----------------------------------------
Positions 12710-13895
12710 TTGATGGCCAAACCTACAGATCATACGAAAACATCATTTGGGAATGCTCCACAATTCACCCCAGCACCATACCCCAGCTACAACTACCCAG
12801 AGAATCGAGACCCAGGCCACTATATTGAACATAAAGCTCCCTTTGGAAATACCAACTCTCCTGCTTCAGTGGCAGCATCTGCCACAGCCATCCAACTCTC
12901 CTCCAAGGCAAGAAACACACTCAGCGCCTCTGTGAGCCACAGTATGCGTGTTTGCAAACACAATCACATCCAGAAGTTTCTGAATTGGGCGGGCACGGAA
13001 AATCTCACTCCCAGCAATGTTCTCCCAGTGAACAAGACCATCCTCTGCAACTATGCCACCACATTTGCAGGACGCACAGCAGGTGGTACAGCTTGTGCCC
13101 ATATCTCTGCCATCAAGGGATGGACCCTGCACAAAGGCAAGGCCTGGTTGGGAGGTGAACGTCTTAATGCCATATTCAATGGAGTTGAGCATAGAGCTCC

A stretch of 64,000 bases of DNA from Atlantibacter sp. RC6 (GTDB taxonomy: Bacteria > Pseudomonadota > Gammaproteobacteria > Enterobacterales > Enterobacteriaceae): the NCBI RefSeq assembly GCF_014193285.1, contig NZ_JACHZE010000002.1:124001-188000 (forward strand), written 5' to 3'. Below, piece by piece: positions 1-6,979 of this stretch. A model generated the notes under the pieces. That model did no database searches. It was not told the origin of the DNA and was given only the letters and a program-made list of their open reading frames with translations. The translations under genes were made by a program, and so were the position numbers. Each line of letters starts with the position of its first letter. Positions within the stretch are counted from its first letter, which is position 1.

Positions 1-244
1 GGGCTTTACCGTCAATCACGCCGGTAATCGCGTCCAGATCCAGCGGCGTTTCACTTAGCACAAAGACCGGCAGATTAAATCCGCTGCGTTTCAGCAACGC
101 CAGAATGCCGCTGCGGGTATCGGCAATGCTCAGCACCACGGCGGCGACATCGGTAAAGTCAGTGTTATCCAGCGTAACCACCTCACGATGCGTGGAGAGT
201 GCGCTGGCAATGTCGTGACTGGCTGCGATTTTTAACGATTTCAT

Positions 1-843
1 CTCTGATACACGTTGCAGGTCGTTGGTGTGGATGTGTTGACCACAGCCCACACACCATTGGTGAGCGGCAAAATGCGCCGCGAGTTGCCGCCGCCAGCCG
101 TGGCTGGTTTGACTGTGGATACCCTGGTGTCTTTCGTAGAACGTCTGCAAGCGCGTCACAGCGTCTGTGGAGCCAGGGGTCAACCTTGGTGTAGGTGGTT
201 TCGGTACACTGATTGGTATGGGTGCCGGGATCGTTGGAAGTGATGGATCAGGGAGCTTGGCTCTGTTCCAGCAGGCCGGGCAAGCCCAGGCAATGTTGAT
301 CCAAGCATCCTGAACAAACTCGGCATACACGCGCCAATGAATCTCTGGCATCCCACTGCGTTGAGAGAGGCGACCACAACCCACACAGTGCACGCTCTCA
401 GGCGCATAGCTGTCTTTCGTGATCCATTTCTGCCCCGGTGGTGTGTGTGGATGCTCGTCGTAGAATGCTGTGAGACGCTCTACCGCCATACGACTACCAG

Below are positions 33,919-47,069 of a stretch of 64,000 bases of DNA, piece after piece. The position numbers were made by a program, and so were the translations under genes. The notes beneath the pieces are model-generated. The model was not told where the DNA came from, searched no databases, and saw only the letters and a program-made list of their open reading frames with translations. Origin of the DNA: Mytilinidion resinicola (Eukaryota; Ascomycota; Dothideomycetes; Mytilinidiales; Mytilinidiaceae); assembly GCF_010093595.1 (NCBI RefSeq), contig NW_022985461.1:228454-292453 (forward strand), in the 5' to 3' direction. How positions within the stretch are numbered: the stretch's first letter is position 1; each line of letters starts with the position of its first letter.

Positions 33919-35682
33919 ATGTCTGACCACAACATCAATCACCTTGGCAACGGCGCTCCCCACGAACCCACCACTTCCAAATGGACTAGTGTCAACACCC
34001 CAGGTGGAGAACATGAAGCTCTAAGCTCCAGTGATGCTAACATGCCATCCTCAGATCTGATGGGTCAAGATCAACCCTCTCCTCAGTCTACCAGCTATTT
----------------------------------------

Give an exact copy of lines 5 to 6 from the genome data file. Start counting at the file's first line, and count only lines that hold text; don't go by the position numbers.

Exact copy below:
13001 AATCTCACTCCCAGCAATGTTCTCCCAGTGAACAAGACCATCCTCTGCAACTATGCCACCACATTTGCAGGACGCACAGCAGGTGGTACAGCTTGTGCCC
13101 ATATCTCTGCCATCAAGGGATGGACCCTGCACAAAGGCAAGGCCTGGTTGGGAGGTGAACGTCTTAATGCCATATTCAATGGAGTTGAGCATAGAGCTCC